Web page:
Russell is at the forefront of developing the new family of smart beta indexes but there are challenges that come from being the new kids on the block including investor education about how to use the indexes, short data histories and liquidity issues. In contrast, Russell launched Growth and Value indexes almost 30 years ago. There are now $2.8 trillion in assets benchmarked to them, with about $178 billion in assets directly invested in Russell Growth and Value Indexes through mutual funds and ETFs. The high liquidity provided by wide adoption, long back history, and widespread investor awareness of Growth and Value make them a still-compelling choice for many investors seeking a factor tilt in their portfolios.

Q: There is a large body of academic research concluding that there is a Value premium meaning that value outperforms growth in the long run. Is Growth dead?

TG: Absolutely not. While Value tends to outperform in the long run, Growth can outperform for shorter periods of time depending on the stage of the investment cycle. For example, during the tech bubble of the late 1990s, Growth sharply outperformed Value. Growth also outperformed Value in the months immediately following the market bottom in March 2009.  Year-to-date (March 20, 2014), Growth has outperformed Value.[i]

Growth and Value investors tend to view the market differently. Value investors seek to find undervalued stocks that will likely return to their (higher) intrinsic value. And it may take patience to wait for this to happen. Growth investors focus on earnings growth and are willing to pay high multiples for expected growth they feel is not fully reflected in the current market price. The strategy is especially successful during optimistic parts of the cycle. In fact, as my colleague David Koenig has shown, there is a strong case to be made for passively using both Growth and Value indexes in a portfolio to smooth out the bumps of market cycles while still capturing a good part of the upside of each style.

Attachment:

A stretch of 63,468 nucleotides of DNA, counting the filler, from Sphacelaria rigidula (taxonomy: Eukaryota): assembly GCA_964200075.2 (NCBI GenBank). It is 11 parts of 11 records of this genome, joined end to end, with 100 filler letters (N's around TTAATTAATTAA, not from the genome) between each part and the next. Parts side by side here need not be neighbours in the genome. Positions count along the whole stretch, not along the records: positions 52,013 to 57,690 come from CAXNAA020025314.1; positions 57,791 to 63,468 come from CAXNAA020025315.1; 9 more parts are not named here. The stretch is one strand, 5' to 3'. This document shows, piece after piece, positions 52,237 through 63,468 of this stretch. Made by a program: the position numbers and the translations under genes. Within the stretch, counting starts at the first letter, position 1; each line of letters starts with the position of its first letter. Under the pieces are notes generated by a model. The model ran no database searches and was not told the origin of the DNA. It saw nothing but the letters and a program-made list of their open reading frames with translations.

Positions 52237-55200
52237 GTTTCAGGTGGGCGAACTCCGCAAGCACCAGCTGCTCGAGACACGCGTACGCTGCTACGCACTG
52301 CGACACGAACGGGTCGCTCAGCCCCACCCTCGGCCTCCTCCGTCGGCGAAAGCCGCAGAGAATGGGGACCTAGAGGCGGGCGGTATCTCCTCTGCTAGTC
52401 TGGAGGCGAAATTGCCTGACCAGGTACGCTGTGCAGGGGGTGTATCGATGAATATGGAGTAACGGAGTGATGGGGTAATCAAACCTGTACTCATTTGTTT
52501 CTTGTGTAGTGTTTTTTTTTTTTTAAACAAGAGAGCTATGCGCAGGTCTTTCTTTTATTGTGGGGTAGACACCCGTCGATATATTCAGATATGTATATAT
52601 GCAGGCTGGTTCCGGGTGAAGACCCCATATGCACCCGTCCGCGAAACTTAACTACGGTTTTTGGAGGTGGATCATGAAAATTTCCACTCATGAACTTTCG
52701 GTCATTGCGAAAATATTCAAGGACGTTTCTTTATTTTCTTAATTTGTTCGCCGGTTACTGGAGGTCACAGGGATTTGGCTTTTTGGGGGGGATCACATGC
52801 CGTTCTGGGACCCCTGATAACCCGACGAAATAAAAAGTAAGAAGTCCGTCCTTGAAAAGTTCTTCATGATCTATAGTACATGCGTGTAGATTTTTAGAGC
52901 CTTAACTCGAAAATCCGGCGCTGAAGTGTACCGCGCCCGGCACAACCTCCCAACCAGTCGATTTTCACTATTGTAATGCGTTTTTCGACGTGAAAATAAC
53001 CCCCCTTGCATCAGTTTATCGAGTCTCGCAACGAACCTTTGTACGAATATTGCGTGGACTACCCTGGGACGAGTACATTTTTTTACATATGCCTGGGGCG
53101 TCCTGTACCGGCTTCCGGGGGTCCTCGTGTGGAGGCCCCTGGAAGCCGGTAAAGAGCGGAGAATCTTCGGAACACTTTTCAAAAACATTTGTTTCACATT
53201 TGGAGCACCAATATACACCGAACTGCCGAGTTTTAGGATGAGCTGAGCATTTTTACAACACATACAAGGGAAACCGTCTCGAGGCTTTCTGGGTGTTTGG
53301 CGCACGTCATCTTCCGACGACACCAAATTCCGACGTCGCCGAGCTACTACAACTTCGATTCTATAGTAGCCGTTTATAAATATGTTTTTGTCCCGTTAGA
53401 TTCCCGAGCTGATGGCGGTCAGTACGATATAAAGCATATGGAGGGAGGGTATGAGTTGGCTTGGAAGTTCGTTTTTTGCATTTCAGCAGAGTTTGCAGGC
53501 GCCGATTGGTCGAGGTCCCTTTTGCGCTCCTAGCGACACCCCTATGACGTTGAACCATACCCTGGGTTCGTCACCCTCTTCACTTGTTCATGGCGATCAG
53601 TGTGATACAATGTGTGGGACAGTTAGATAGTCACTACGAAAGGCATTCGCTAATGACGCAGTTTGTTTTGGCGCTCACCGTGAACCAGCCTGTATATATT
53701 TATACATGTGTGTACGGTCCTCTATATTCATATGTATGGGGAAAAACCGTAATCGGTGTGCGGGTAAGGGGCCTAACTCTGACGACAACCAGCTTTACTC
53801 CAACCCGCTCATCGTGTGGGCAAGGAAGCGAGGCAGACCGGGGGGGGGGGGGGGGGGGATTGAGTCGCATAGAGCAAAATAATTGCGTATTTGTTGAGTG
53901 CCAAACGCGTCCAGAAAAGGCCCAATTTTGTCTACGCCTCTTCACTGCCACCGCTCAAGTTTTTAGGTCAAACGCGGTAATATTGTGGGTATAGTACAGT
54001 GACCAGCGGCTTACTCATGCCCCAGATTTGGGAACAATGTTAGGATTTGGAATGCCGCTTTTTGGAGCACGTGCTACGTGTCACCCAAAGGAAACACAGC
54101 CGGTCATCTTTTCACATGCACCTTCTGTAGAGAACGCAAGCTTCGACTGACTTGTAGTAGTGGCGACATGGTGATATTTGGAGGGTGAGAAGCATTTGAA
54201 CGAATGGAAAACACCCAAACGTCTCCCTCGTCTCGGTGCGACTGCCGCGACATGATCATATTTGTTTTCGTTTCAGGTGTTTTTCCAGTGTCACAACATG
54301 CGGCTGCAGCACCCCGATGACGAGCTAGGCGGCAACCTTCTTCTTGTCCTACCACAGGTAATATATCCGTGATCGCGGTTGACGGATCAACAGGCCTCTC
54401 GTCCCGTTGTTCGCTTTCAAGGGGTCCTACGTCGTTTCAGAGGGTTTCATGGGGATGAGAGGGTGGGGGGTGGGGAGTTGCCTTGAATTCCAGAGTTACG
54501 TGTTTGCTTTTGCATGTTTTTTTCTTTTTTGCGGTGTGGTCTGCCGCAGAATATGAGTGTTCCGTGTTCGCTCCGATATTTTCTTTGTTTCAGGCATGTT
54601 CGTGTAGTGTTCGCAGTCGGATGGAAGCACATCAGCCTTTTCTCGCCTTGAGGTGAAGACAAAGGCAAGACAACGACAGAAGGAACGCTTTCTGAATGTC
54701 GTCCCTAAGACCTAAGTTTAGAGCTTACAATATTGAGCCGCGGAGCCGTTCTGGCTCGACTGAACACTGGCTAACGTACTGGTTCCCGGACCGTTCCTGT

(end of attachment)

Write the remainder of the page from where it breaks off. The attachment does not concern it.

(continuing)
Q: Depending on who you ask, there are some conflicting outlooks on Growth and Value in 2014. What is Russell Investments’ house view?

TG: I recently had an interesting conversation with Steve Wood, Russell’s Chief Market Strategist, about this subject. Classic value investing typically implies that one is looking for undervalued companies, usually defined as companies with high book-to-price ratios, and low growth and sales per share growth. Dr. Wood contends, “it isn’t a particularly cheap environment right now. Finding true value can be more challenging given current valuations.”

Our view is that we are in a later-stage economic growth environment and there have been no major economic changes refuting our perspective. Currently, Russell Investments maintains a muted growth outlook for U.S. equities in 2014. Dr. Wood remarks that, “as growth becomes more difficult to find, it could get bid up by active investors when identified.” With these complexities in mind, style choices become a portfolio risk conversation. What is the minimum risk required to provide returns in the timeframe you seek? In this market environment, he sees the benefits offered by Russell Value and Growth indexes in their ability to clarify these segments to provide transparent measurement, discipline and exposure.

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[i] Source: Russell Investments, as measured by the Russell 1000 Growth Index, Russell 2000 Growth Index, Russell 1000 Value Index and Russell 2000 Value Index.